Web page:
by Nastia VoynovskayaPosted on

While GIFs have yet to find an established place in the art world, they’re fascinating because they have the potential to go beyond the frozen image in two dimensions. Texas artist Hayden Zezula, aka Zolloc, works as a designer and animator by day, but has an expansive portfolio of animated GIFs that will cause chills to creep down your spine. His latest series, titled “Oswra,” features a cast of mutated babies with pale gray skin. Their multiplying limbs move in geometric arrangements that are both hypnotizing and frightening. Take a look below.

by Nastia VoynovskayaPosted on

Italian artist Alessandro Gallo (featured in HF Vol. 24) presents a disorienting series of sculptures for his upcoming solo show at Jonathan LeVine Gallery, “Strani Incontri.” The show’s title translates to “strange encounters,” which is an apt summary of the experience of coming upon one of Gallo’s large-scale clay figures. Expertly reproducing human and animal anatomy, Gallo blends the two to create convincing hybrids of man and beast. The works produce an almost eerie sense of unheimliche, as Freud put it: when the familiar becomes uncomfortably strange.

by Roxanne GoldbergPosted on

Creepy creatures, spindly figures and quirky narratives compose the illustrations of Bill Carman. Pigs in suits and yin-and-yang armored headgear stare at one another – snouts pressed together – with eyes wrinkled with age of wisdom. An angry bronze-faced rabbit sits in the foreground holding a screwdriver, gazing at the viewer and threatening to unscrew the boars’ masks. Though Conunganger has an Animal Farm aesthetic, They have My Eyes evokes a Tim Burton sentiment.

by CaroPosted on

On September 13th, fellow artists Victor Castillo and Alex Diamond will exhibit new paintings at Heliumcowboy‘s temporary space, Holstenhof, in Germany. Although longtime friends, “Weapons of Mass Seduction” is their first time exhibiting together. It was conceptualized as a joint show to celebrate their shared taste in content with a fantasy-inspired narrative.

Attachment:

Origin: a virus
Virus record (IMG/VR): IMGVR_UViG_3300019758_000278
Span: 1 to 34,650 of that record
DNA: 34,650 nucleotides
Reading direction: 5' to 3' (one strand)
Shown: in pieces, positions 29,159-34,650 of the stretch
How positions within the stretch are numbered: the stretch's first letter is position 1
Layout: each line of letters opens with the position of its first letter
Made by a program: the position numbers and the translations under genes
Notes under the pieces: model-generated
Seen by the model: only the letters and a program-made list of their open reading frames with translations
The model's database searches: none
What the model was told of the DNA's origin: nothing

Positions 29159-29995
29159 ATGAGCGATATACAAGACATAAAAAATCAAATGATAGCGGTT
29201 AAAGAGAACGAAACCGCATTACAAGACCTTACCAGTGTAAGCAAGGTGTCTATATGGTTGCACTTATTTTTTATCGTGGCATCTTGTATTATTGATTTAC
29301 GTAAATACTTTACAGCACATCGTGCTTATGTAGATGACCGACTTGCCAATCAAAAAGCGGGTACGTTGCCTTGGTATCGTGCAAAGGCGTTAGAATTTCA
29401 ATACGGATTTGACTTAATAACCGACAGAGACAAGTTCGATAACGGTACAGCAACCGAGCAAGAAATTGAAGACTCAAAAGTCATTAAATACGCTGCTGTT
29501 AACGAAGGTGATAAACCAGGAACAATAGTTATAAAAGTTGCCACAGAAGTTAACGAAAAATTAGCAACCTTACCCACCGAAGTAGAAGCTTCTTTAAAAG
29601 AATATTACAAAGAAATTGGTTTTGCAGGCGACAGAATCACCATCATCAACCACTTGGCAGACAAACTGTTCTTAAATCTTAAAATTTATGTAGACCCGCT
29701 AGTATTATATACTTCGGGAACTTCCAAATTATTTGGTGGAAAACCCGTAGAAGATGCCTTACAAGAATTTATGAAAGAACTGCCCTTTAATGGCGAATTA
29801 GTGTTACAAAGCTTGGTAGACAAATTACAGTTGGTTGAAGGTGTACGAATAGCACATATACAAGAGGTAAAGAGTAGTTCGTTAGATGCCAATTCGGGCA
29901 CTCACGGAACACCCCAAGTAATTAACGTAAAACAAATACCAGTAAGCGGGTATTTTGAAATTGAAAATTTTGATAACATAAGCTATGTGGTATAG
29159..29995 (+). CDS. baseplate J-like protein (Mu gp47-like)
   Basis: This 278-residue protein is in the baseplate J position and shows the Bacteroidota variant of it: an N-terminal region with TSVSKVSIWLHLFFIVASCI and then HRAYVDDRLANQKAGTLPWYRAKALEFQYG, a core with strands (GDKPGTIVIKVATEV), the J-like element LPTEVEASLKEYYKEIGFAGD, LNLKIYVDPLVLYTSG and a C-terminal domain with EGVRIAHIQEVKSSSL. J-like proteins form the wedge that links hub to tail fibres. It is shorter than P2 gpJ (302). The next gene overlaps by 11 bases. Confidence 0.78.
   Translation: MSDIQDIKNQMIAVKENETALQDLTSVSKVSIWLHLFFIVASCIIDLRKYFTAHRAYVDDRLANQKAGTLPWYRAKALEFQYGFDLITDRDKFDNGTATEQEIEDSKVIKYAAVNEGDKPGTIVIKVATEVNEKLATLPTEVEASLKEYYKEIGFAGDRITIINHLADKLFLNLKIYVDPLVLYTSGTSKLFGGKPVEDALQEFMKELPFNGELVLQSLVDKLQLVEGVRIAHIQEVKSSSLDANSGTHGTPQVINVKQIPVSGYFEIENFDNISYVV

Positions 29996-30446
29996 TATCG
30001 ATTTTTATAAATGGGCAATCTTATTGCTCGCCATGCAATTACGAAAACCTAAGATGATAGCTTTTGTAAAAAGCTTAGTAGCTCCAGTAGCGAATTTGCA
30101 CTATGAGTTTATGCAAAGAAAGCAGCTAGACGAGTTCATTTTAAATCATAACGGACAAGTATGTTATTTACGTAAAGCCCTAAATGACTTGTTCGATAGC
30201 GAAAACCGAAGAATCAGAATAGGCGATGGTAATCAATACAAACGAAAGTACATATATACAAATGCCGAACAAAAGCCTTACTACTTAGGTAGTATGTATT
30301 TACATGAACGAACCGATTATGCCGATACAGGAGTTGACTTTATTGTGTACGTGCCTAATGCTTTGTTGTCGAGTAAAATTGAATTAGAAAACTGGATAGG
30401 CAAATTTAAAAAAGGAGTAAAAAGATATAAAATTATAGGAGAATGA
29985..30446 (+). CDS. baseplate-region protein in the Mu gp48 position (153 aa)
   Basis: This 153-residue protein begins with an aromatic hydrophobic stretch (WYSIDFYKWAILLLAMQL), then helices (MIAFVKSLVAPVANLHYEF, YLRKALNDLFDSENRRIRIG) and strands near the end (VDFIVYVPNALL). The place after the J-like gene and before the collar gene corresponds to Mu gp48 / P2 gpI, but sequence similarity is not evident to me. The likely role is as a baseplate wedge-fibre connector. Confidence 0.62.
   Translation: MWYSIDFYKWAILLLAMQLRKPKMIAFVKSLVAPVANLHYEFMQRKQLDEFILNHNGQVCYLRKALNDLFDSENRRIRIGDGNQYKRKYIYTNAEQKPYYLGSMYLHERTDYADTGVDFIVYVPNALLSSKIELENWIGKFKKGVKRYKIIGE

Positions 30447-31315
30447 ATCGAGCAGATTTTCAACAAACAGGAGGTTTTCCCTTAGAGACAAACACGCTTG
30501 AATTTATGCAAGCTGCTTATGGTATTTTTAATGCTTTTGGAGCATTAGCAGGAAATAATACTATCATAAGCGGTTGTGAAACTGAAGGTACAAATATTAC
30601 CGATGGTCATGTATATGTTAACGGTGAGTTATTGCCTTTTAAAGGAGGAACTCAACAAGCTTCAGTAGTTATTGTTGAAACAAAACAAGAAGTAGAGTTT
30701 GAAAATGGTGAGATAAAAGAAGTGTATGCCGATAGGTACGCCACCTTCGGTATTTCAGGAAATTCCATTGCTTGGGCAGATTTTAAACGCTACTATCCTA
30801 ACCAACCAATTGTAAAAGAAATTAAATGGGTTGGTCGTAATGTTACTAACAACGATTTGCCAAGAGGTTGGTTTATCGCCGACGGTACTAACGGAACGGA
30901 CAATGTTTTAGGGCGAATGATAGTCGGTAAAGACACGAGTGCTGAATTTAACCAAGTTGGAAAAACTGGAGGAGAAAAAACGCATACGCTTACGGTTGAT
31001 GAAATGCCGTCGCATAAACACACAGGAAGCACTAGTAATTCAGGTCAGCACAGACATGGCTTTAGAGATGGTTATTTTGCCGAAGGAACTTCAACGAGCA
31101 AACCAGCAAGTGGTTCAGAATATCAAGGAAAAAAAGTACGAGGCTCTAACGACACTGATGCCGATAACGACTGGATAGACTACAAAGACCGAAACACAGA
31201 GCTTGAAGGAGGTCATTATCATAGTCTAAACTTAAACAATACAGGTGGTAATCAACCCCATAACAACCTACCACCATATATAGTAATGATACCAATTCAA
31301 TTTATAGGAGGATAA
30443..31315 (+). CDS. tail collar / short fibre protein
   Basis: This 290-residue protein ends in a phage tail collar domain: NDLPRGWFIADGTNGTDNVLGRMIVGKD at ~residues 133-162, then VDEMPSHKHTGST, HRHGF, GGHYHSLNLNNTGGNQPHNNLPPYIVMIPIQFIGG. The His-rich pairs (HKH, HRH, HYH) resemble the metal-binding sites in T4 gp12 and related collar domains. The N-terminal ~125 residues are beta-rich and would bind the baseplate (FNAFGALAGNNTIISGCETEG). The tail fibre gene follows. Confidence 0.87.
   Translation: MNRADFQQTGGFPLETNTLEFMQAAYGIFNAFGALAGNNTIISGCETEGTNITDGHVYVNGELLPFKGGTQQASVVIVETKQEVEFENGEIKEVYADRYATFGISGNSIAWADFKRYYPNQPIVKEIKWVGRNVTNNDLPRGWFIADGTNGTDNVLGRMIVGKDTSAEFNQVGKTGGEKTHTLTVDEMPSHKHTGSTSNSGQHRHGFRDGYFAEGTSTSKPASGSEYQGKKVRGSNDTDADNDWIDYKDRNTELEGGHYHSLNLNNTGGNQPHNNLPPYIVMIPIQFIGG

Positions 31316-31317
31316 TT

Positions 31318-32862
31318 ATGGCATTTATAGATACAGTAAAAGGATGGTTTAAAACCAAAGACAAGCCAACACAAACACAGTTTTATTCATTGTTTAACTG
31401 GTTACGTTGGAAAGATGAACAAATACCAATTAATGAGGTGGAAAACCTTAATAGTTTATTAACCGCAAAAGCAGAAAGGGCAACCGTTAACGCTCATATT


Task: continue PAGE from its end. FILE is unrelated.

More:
by Nastia VoynovskayaPosted on

Yesterday we brought you our first recap of Portland’s second annual edition of Forest for the Trees, a new mural festival featuring 20 international and local artists. Today, we round up the rest of the murals. Philadelphia-based artist Nosego played with negative space for his piece, which sparkles on a small section of his giant wall with glowing contrasts. Nearby, Brendan Monroe and Souther Salazar collaborated almost seamlessly, blending whimsy with geometry and design. Paige Wright incorporated three-dimensional elements into her mural while Zach Yarrington opted to create text-based work. Take a look at the highlights after the jump.

by Soojin ChangPosted on

I moved from San Francisco to New York City a year ago, and one of the many things I thought I’d never miss is the fog. Thick clouds of water droplets suspended in my daily existence are a thing of the past. So going to Fujiko Nakaya’s fog installation “Veil” — an ethereal piece at the Glass House created using fog nozzles that respond to weather conditions — in midsummer felt entirely like a time warp, to my former life in the Bay, and to an impeccably embalmed setting of an architectural triumph in Mid-Century America.